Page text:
Thomas Love Peacock
Newark Abbey - Poem by Thomas Love Peacock
with a remembrance of August, 1807
I gaze, where August's sunbeam falls
Along these grey and lonely walls,
Till in its light absorbed appears
The lapse of five-and-thirty years.
If change there be, I trace it not
In all this consecrated spot:
No new imprint of Ruin's march
On roofless wall and frameless arch:
The hilss, the woods, the fields, the stream,
Are basking in the self-same beam:
The fall, that turns the unseen mill
As then it murmured, murmurs still:
It seems, as if in one were cast
The present and the imaged past,
Spanning, as with bridge sublime,
That awful lapse of human time,
That gulph, unfathomably spread
Between the living and the dead.
For all too well my spirit feels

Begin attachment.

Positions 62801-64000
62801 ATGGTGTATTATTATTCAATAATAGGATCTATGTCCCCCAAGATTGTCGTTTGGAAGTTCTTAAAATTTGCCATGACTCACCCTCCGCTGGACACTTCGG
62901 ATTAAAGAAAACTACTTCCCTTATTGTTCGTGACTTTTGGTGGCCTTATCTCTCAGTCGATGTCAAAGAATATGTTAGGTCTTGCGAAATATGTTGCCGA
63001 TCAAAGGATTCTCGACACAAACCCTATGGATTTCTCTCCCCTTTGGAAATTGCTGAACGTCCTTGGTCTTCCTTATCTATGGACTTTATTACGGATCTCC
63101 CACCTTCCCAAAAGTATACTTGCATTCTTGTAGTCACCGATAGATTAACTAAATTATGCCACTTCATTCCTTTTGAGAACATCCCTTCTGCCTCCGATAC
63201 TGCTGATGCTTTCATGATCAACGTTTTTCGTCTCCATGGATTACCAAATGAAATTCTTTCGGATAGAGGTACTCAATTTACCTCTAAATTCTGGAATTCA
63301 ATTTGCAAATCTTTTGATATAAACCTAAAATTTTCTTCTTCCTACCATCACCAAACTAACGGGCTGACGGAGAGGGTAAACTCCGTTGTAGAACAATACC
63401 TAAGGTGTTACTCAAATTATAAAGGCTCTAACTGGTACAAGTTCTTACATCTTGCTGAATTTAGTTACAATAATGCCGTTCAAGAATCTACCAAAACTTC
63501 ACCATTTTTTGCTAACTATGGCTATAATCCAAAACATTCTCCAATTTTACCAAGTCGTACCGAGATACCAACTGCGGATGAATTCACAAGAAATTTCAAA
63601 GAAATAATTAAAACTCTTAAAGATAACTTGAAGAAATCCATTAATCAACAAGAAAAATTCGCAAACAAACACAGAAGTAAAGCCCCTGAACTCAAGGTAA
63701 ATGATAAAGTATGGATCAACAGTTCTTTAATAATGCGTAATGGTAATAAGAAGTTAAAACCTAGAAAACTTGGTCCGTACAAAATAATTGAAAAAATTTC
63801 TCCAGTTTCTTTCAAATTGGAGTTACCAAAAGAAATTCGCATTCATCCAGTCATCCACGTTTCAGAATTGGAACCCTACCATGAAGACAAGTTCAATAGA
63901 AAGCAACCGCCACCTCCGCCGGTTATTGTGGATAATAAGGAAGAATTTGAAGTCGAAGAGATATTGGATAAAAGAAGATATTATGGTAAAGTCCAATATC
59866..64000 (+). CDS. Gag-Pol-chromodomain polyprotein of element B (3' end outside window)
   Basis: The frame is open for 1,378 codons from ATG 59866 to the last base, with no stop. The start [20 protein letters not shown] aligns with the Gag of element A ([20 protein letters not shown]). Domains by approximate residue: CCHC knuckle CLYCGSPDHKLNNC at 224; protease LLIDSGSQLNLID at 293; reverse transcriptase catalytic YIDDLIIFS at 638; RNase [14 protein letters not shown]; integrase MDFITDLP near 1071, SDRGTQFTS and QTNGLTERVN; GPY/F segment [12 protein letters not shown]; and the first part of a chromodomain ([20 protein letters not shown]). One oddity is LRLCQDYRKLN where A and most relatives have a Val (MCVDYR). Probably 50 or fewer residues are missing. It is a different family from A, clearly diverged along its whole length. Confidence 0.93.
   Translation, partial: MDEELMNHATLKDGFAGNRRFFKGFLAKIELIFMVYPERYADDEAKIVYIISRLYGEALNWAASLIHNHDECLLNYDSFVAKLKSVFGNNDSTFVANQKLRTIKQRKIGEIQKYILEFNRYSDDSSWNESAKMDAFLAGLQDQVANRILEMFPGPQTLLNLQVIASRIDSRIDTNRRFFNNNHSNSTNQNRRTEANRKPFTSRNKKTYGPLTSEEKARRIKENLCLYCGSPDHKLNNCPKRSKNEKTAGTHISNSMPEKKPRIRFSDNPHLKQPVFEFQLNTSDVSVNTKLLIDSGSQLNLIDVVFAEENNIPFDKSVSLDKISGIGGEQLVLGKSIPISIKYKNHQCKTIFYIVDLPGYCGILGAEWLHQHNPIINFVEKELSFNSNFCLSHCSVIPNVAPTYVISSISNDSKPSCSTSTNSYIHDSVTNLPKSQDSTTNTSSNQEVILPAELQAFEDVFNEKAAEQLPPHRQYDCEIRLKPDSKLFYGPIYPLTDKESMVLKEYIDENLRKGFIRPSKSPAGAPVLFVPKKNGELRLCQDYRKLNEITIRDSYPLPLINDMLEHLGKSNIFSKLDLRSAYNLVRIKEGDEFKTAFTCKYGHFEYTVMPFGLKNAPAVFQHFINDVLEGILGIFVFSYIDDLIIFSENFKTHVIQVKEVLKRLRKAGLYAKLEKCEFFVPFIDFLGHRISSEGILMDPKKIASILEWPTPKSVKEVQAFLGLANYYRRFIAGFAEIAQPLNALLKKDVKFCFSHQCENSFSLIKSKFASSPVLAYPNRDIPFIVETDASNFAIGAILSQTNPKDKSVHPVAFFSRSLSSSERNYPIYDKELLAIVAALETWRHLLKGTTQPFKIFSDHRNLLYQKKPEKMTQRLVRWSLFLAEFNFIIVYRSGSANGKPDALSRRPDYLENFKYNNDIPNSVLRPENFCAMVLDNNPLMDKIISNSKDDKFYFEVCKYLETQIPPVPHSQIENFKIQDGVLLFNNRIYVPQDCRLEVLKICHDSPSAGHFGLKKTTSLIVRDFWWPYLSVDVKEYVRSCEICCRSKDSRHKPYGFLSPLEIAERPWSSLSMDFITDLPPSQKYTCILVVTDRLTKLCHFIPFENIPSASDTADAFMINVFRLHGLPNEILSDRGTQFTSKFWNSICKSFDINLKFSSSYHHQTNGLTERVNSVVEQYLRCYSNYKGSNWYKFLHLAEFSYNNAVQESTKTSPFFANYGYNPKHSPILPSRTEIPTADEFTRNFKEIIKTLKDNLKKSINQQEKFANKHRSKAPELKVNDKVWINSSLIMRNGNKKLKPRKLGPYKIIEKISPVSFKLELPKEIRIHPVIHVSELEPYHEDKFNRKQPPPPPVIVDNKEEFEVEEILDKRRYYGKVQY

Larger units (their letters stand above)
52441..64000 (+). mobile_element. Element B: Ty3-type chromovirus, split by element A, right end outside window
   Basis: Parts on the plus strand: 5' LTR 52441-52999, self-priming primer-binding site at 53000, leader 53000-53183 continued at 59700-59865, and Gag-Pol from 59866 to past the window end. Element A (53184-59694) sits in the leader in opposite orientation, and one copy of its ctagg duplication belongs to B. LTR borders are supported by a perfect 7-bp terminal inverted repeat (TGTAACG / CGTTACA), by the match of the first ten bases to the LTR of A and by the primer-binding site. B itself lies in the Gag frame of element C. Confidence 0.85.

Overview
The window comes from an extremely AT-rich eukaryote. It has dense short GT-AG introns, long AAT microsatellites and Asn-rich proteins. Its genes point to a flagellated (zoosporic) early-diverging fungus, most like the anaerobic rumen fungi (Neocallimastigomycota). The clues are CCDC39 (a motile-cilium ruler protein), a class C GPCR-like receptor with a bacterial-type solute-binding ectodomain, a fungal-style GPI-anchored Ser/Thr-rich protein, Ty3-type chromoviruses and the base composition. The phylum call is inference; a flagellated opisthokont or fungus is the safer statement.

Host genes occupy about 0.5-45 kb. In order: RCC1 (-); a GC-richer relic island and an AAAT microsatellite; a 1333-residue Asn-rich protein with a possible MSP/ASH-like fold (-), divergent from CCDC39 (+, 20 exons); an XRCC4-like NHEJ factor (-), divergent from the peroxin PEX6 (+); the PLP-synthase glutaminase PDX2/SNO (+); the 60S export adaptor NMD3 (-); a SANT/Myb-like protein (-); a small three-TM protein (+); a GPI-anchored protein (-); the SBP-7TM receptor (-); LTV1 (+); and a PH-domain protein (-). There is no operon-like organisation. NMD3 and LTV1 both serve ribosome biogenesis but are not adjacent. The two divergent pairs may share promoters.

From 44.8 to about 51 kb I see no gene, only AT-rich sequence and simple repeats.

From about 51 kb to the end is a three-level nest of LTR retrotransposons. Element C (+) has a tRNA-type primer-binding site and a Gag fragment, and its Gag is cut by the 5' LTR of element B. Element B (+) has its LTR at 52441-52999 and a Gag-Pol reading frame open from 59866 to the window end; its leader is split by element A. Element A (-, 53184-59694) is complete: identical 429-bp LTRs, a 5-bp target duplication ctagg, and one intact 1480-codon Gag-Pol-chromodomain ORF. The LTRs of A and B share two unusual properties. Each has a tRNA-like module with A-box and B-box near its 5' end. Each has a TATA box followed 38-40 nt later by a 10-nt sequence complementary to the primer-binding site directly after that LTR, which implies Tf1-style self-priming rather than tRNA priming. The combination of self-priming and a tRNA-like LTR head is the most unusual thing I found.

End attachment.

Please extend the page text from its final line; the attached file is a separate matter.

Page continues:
The only change this place reveals:
The sunbeams play, the breezes stir,
Unseen, unfelt, unheard by her,
Who, on that long-past August day,
First saw with me those ruins grey.
Whatever span the fates allow,
Ere I shall be as she is now,
Still in my bosom's inmost cell
Shall that deep-treasured memory dwell:
That, more than language can express,
Pure miracle of loveliness,
Whose voice so sweet, whose eyes so bright,
Were my soul's music, and its light,
In those blest days, when life was new,
And hope was false, but love was true.
Comments about Newark Abbey by Thomas Love Peacock
Read this poem in other languages
This poem has not been translated into any other language yet.